The LG Wing has a rather unorthodox main camera setup that incorporates a couple of ultrawide snappers. The main attraction definitely has to be the topmost 12MP unit. LG calls this the Ultra Wide Gimbal Motion Camera, which is admittedly a mouthful and quite descriptive. It has a six-axis stabilization system at its disposal and a very wide 120-degree field of view, enabling the Wing's impressive video gimbal capture modes. This 12MP snapper has 1.4µm pixels, posMain 16MP might modeitioned behind a rather dim f/2.2 lens.
Clearly, this camera is fairly specialized and geared towards video capture. Perhaps that explains why LG felt the need to include another 13MP more conventional ultrawide. This second one has 1.0µm pixels and a brighter f/1.9 lens. A "general purpose" ultrawide, more geared towards photography, if you will.
Finally, there is the 64MP Quad Bayer ISOCELL Plus sensor from Samsung. A pretty popular and widespread module that has already proven its salt on more than one occasion. It has 0.8µm pixels, a bright f/1.8 lens, PDAF, and OIS.
Selfies are handled by a 32MP, f/1.9 unit, mounted on a pop-up assembly. This is a 1/2.8" unit, with 0.8µm pixels. Nothing all that special, but still plenty powerful on paper.
A dedicated telephoto snapper is a notable omission from the Wing's camera setup. While that is a bit of a bummer, it is arguably a justified decision, considering the Wing has a clearly video-centric camera setup overall. Plus, you can still get quite competent 2x zoom photos from the main 64MP camera.
Before we get to any of that, though, we have to say a few words about the camera UI on the Wing, since there are understandably some unique aspects to accommodate the form factor and special gimbal functionality.
The only way to actually access both the special Gimbal and Dual recording video capture modes is to have the Wing unfolded. The ultra-wide camera used for these modes is rotated at 90 degrees to the other cameras, and it requires the screen to be tilted at 90 degrees as well.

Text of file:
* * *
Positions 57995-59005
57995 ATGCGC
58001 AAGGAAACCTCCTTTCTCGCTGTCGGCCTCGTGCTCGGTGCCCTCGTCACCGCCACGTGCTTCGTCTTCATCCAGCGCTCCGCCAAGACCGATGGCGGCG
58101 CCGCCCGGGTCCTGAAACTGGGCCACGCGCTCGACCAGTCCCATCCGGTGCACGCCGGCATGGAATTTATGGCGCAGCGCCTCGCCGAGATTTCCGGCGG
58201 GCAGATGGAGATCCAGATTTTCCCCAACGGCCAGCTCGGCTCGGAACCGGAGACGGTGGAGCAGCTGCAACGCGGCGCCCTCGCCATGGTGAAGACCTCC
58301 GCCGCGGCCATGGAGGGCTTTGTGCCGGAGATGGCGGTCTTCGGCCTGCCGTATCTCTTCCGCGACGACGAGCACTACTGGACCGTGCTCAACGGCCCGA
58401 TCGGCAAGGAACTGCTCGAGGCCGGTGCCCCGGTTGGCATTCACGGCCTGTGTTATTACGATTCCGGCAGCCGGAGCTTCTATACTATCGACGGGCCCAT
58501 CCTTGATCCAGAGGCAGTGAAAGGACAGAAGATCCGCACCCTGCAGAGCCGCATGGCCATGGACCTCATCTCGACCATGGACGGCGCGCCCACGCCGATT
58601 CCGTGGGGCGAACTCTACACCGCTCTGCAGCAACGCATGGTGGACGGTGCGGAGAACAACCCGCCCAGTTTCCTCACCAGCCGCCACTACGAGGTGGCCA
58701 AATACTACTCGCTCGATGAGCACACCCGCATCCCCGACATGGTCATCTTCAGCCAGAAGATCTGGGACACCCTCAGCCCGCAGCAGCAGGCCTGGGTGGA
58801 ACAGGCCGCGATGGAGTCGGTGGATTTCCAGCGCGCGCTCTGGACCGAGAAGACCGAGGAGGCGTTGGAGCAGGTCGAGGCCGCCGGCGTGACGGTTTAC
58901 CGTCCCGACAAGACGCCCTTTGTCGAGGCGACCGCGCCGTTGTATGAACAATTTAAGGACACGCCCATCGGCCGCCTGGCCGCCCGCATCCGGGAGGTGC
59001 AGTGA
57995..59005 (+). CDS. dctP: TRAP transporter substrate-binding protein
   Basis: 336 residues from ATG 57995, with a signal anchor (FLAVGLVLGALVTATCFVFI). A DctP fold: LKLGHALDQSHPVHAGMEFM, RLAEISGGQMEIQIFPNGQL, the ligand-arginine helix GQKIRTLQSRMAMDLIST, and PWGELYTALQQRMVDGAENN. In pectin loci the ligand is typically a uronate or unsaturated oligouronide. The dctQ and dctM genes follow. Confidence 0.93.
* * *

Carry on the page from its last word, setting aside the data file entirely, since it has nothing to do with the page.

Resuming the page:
In the Gimbal Mode, there are also extensive controls placed on the second display.
There is no way to actually capture photos with any of the Wing's other cameras when it is unfolded because that way, they are rotated incorrectly. It's an odd limitation.
In keeping with its insistence on delivering a user-friendly and very guided software experience, LG made sure to include a valuable and much-appreciated set of instructions for its Gimbal Mode and its main features and controls.
When the Wing is folded, you get a familiar and straightforward camera UI.
A few toggles on the left, including an aspect/resolution selector, which can be used to quickly go into 64MP mode on the primary camera.
On the right - modes that you can freely rearrange, add or remove. Weirdly enough, out of the box, Night mode is hidden away in the extra menu.
LGhas AI scene recognition and optimization automatically working in the camera app. It is denoted by the small, colorful icon in the bottom right corner of the camera UI. The icon there denotes the currently active AI optimization. You can also press it to disable the system.
The video capture UI is just as easy to grasp and use. We appreciate some of the little convenience controls, like the resolution selector.
One confusing thing we found is that the "Steady cam" toggle in the main UI is actually different from the "Steady recording" option in-camera settings. The latter is a milder EIS stabilization, which works on both the main and the Wing's ultrawide cameras. At the same time, Steady cam takes stabilization another level up, crops quite a bit more from the frame, and does not offer a camera selector or zoom options.
The primary camera on the LG Wing captures 16MP photos by default, due to its Quad-Bayer nature. These photos come out looking very pleasant. They are definitely flagship-grade in terms of overall quality. The levels of resolved detail and sharpness are excellent.